• Terracotta – terra cotta or terra-cotta, a type of earthenware, is a clay-based unglazed or glazed ceramic, where the fired body is porous.
  • Alabaster – is a mineral or rock that is soft, often used for carving, and is processed for plaster powder. Archaeologists and the stone processing industry use the word differently from geologists.
  • Soapstone – a soft, metamorphic rock consisting largely of talc.
  • Weathering steel – often referred to by the generalised trademark COR-TEN steel and sometimes written without the hyphen as corten steel, is a group of steel alloys which were developed to eliminate the need for painting, and form a stable rust-like appearance after several years exposure to weather.

Aboriginal Scarves

Why All the Patterns?

Silk Scarves and the Stories They Tell

Aboriginal silk scarves have become popularised over the last few years. These scarves come in two distinct styles: the most well-known being bright and colourful with intricate designs. The patterns usually demonstrate the dot paint style historically linked with Aboriginal art throughout the millennia. What many patrons don’t realise is that these scarves are mimicking a story-telling art. Dot painting was used by Aboriginal peoples to communicate stories while disguising the meaning to outsiders. See here to purchase an Aboriginal scarf online.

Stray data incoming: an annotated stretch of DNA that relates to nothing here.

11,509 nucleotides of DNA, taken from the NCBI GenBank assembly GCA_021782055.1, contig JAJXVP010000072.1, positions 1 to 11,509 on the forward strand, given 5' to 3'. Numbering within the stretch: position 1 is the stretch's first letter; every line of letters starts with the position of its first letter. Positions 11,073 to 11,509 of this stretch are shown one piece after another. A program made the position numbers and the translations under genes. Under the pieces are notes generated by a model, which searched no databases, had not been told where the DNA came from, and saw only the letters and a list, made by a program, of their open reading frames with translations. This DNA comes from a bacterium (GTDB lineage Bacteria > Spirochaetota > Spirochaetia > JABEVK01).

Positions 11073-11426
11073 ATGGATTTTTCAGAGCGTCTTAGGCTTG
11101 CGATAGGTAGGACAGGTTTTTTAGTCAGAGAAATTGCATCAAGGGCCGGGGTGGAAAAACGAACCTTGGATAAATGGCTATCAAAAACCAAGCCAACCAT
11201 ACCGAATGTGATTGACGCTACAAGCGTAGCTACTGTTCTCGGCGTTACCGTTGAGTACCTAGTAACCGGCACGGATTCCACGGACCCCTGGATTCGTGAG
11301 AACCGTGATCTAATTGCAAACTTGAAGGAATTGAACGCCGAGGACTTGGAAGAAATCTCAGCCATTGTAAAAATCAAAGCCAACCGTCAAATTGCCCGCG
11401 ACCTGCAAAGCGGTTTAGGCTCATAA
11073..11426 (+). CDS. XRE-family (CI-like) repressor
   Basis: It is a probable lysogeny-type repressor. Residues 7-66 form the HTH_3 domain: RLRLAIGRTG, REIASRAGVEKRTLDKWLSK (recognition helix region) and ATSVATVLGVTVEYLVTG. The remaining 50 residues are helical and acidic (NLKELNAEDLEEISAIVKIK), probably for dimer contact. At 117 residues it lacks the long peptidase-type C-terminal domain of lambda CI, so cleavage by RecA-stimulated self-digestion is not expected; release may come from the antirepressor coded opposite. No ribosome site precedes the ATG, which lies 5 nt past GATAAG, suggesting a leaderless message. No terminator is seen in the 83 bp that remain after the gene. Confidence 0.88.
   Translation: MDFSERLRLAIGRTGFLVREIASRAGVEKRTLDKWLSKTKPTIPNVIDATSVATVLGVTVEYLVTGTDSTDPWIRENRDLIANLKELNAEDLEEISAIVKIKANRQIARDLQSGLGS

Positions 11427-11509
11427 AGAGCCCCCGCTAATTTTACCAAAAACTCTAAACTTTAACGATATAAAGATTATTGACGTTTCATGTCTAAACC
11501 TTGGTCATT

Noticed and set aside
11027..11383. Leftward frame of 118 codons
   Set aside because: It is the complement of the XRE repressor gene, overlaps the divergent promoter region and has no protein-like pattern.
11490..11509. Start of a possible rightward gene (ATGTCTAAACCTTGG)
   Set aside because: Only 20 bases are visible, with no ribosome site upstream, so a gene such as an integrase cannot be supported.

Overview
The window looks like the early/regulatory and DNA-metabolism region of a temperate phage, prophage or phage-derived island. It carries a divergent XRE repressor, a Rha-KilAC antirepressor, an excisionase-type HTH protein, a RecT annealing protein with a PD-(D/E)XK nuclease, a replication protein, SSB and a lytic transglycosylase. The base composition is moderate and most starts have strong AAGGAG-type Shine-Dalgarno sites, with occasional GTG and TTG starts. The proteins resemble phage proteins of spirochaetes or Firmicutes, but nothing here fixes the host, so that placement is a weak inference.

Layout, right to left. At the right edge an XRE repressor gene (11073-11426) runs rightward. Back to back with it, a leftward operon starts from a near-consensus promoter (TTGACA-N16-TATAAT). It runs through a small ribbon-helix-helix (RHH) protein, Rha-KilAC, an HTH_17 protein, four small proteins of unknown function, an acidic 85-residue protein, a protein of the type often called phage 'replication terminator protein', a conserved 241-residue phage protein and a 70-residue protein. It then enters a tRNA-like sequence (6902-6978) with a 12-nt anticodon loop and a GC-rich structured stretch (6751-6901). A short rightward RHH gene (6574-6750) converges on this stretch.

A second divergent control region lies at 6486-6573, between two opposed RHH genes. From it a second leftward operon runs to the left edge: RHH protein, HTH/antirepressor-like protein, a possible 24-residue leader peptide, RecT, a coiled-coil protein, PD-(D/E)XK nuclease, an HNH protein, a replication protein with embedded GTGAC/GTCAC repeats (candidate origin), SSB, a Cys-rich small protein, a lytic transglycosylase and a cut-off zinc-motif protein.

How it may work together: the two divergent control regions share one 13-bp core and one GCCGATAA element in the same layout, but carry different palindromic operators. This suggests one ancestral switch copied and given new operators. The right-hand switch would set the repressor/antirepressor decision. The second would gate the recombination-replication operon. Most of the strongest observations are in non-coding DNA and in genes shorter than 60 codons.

Historical Context

Traditionally, patterns denoting sacred meaning were used in rituals and ceremonies within Aboriginal cultures and were kept secret from outsiders. They were drawn into the soil and painted on bodies. The soil would be swept clean and bodies washed after the ceremonies: patterns were kept sacred. In the 1970s a Western instructor of Aboriginal children noticed that when stories were told, designs were also drawn in the sand by the storyteller. The instructor encouraged these patterns to be painted onto a mural, and the movement escalated from there. Aboriginal artists began painting to create. They developed the dot painting style seen printed on many scarves today to disguise the meaning of sacred patterns they included in their work. Other artists drew inspiration from their ancestors’ cave drawings and story-telling art: using dyed silks and brushes they hand-paint these designs onto the scarves.